Friday, 24 February 2012

Happy birthday, Sanjay Leela Bhansali!



The maverick director who gave us gems like Hum Dil De Chuke Sanam, Black and Guzaarish turns 49 today. We take a look at his work

Born to a humble Gujarati family on February 24, 1963, Sanjay Leela Bhansali studied editing at the Film and Television Institute of India (FTII). He first worked in Bollywood as an assistant to filmmaker Vidhu Vinod Chopra on Parinda, 1942: A Love Story and Kareeb. Bhansali made his directorial debut in 1996 with Khamoshi: The Musical which starred his one-time good friend Salman Khan, along with Manisha Koirala, Nana Patekar and Seema Biswas. The film was not a hit but garnered critical acclaim. Bhansali’s next – Hum Dil De Chuke Sanam – came three years later. It was a lavish film starring another good friend Aishwarya Rai along with Salman and Ajay Devgn. The love triangle with a tragic end worked and the film went on to become a hit.

The director attempted Devdas with Shahrukh Khan, Aishwarya and Madhuri Dixit in 2002 – an old classic reworked with opulent sets, music and great cinematography. In 2005, Bhansali made Black with Rani Mukerji and Amitabh Bachchan. The dark film was an adaptation of Hollywood’s The Miracle Worker, and went on to win the National Film Award for Best Feature Film as well as 11 Filmfare awards.
Unfortunately, Bhansali’s launchpad for his protégés Ranbir Kapoor and Sonam Kapoor bombed at the box office in 2007. Saawariya – an adaptation of Fyodor Dostoevsky’s story White Nights – also starred his lucky mascot Salman Khan but the film did not appeal to viewers. The director tried to cast his two fave actors Salman and Aishwarya in Bajirao Mastani, but the breakup of the two stars made it impossible for him to even begin the film. But he cast Aishwarya with Hrithik Roshan in his last outing, Guzaarish (2010). The tragic true story about a paraplegic patient’s euthanasia plea won hearts but no moolah at the BO. Bhansali even tried his hand at composing music for this film and wethinks he did a decent job although the tunes were not in the ‘with it’ category.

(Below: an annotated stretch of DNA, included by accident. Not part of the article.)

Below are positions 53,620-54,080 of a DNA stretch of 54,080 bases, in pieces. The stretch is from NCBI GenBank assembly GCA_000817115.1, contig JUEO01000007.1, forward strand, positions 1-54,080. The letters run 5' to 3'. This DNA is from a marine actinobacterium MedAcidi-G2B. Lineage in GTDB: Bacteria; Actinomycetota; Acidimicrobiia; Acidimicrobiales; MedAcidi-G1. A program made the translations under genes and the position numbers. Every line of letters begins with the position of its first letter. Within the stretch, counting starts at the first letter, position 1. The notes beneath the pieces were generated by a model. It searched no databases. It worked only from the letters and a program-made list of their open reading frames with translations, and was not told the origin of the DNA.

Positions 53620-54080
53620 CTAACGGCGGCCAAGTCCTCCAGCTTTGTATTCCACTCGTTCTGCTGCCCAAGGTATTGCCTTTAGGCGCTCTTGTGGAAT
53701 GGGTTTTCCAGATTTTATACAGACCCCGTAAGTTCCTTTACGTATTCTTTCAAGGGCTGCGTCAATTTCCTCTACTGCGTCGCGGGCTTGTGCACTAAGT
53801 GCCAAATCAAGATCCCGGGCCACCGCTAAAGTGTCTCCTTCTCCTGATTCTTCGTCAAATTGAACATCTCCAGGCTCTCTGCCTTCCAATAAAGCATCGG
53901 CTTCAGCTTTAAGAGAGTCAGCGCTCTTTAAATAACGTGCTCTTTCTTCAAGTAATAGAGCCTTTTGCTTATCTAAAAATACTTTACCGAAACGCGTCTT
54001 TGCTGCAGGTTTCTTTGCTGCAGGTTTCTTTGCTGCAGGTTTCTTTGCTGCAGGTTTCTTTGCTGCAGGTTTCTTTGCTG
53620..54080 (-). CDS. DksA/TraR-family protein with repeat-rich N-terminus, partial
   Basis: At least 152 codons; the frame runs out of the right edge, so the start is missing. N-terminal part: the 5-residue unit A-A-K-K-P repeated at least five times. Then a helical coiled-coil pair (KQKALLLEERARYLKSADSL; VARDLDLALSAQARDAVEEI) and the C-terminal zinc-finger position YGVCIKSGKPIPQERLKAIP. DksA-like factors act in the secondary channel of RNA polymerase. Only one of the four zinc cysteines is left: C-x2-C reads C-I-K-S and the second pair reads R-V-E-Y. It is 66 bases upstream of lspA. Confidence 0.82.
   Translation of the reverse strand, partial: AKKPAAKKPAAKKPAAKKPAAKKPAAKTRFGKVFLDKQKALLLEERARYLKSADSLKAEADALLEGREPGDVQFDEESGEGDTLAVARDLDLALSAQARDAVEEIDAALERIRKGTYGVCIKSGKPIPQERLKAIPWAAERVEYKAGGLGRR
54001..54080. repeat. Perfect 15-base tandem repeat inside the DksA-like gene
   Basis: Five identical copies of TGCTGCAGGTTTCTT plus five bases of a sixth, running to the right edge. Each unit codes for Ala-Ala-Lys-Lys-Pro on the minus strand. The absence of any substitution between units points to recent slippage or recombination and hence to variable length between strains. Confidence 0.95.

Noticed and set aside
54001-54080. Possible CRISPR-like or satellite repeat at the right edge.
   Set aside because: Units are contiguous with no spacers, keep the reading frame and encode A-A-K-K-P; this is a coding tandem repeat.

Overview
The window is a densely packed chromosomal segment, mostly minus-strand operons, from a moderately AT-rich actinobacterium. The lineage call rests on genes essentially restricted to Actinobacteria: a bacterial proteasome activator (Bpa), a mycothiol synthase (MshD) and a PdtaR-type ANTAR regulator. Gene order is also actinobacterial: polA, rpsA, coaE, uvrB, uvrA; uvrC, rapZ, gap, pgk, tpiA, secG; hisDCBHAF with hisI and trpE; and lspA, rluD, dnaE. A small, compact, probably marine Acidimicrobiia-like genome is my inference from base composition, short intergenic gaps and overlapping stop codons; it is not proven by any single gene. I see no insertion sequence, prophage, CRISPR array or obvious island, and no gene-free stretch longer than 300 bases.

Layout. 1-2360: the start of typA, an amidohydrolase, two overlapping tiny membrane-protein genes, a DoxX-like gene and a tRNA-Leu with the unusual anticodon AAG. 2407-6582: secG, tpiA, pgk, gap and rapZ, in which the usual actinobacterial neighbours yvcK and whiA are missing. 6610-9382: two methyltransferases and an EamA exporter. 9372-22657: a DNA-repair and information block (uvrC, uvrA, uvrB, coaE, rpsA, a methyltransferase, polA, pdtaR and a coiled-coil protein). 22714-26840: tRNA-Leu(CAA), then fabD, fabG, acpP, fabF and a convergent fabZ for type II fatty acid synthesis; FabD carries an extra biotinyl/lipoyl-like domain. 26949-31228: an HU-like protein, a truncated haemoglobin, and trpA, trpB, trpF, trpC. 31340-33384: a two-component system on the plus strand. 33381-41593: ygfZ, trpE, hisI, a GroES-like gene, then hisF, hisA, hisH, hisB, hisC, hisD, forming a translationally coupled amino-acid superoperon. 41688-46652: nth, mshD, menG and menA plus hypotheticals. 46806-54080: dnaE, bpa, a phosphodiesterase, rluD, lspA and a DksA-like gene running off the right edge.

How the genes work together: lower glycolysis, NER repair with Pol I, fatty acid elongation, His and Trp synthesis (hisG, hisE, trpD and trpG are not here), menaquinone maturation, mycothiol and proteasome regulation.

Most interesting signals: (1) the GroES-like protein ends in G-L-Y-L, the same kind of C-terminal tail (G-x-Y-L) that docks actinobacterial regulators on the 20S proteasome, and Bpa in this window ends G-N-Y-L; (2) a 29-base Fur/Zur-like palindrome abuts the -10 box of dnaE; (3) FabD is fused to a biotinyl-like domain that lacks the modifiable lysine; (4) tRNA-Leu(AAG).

But the failure of his last two films made the brooding director half-heartedly produce My Friend Pinto while backing out of Chenab Gandhi . He also appeared as judge on the first season of X Factor India and also announced his foray into TV production. Somewhere the director now feels he needs to lighten up and move with the times as far as his films are concerned, and so is also producing Akshay Kumar’s Rowdy Rathore. But we certainly miss his style of filmmaking amongst the Dabanggs and the Bodyguards of today! Do you?
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